Word Today, Aug. 27, 2001 (Monday of the 21st Week, St. Monica)

    Readings: 1 Thes 1:1-5, 8b-10/ Mt 23:13-22  

St. Monica was the mother of St. Augustin. We know about her life because of the autobiography of the great doctor of the Church entitled "Confessions." St. Monica shed many tears, praying to God for the conversion of her son whom she had tried to bring up as a good Christian, but who was instead drawn by the wiles of the world and of the flesh. Yet she never stopped. Her perseverance was rewarded by the miraculous conversion of Augustin who later on became one of the greatest saints of the Church. 

Nowadays there are also many mothers who are suffering because the children they love and have raised without sparing any effort, are going astray. The environment of materialism and sensuality, coupled with organized efforts to corrupt the youth through drugs and pornography, is leading many young people to destruction. Mothers should not give up their efforts. They should pray earnestly to God and also do whatever they can for the conversion of their wayward children.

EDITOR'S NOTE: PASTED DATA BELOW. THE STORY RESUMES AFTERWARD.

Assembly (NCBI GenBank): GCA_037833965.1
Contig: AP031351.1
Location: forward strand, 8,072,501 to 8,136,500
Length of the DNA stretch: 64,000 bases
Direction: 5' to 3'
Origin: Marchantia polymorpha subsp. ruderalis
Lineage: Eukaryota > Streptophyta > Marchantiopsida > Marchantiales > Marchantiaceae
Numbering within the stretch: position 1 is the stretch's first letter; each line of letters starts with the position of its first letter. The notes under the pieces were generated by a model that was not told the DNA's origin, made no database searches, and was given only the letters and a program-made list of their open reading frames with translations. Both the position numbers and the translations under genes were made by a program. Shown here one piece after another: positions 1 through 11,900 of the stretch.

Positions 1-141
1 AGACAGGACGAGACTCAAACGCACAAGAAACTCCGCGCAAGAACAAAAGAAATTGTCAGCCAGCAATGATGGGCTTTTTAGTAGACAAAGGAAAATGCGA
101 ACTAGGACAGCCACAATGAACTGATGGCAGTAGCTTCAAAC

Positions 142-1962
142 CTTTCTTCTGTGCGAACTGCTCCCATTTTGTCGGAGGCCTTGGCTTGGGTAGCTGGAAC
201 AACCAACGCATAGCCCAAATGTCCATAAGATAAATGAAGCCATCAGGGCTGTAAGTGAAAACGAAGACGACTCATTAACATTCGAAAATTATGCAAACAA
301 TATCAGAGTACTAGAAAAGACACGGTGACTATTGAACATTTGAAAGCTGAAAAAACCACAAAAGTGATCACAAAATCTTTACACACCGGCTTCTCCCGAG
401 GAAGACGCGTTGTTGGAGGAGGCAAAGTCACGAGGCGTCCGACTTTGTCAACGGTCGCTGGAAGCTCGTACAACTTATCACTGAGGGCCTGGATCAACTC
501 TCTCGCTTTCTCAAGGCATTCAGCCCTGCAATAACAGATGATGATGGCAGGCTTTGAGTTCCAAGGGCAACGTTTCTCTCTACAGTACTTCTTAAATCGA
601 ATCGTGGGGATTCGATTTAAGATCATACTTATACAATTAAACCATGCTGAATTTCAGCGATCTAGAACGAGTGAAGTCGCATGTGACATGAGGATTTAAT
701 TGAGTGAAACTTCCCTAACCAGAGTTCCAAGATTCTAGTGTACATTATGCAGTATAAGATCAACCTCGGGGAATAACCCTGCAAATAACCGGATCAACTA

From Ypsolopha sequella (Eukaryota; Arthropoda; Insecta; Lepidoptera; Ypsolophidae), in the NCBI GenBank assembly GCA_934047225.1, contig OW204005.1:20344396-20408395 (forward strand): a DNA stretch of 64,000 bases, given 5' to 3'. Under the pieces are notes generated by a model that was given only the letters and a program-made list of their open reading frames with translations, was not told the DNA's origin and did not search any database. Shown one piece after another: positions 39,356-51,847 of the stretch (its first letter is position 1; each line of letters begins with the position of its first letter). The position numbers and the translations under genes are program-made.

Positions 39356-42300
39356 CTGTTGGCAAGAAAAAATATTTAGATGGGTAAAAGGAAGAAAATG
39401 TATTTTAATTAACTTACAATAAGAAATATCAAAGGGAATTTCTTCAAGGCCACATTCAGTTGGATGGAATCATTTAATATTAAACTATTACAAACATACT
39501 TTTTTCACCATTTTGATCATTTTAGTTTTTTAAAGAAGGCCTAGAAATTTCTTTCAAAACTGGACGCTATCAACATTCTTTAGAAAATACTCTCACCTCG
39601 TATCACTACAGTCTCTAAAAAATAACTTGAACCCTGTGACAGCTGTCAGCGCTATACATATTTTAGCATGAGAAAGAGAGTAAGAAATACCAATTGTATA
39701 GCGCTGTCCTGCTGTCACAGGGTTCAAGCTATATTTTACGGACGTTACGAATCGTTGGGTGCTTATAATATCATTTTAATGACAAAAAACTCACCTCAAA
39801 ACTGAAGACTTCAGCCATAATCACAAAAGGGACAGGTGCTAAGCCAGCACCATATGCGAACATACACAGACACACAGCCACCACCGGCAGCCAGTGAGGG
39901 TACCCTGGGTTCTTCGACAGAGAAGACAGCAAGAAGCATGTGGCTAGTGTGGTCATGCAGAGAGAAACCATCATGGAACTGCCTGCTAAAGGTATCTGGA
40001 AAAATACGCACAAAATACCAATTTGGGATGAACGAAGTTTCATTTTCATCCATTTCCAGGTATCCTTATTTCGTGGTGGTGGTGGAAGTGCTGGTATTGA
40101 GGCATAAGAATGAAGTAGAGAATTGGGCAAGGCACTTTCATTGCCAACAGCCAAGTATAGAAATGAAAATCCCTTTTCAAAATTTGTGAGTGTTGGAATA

Word Today, Aug 28, 2001 (Saint Augustine, bishop and doctor of the Church)

    Readings: 1 Thes 2:1-8/ Mt 23:23-26 

Today is the memorial of St. Augustine, one of the greatest figures in the history of the Church and of mankind. Augustine is an example of a man of great human qualities who was searching for God. To him we owe the phrase, found in his autobiography, that says "Lord, you made us for yourself, and our hearts will be restless until they rest in you." 

Man is a God-seeker. He searches for happiness. But if he looks for happiness in pleasures, riches or even in noble things of this earth, he will be frustrated. That is one of the lessons of Augustine's life. Let us learn from him to seek God inside our hearts. 

Word Today, Aug. 29, 2001 (The Martyrdom of Saint John the Baptist) 

    Readings: 1 Thes 2:9-13 / Mk 6:17-29 

St. John the Baptist died through the intrigue of Herodias and the excess of "human respect" of Herod. Although Herod did not want to kill John the Baptist, he found himself in an embarrassing position because of his rash vow to Herodias' daughter. 

We ought to keep our promises. But if the promise refers to something wrong or unjust, then we have no obligation to keep that promise. That "promise", in fact, loses all its binding force because of its immorality. In the case of Herod, he was not really thinking about right and wrong. He was only concerned for his reputation among his guests.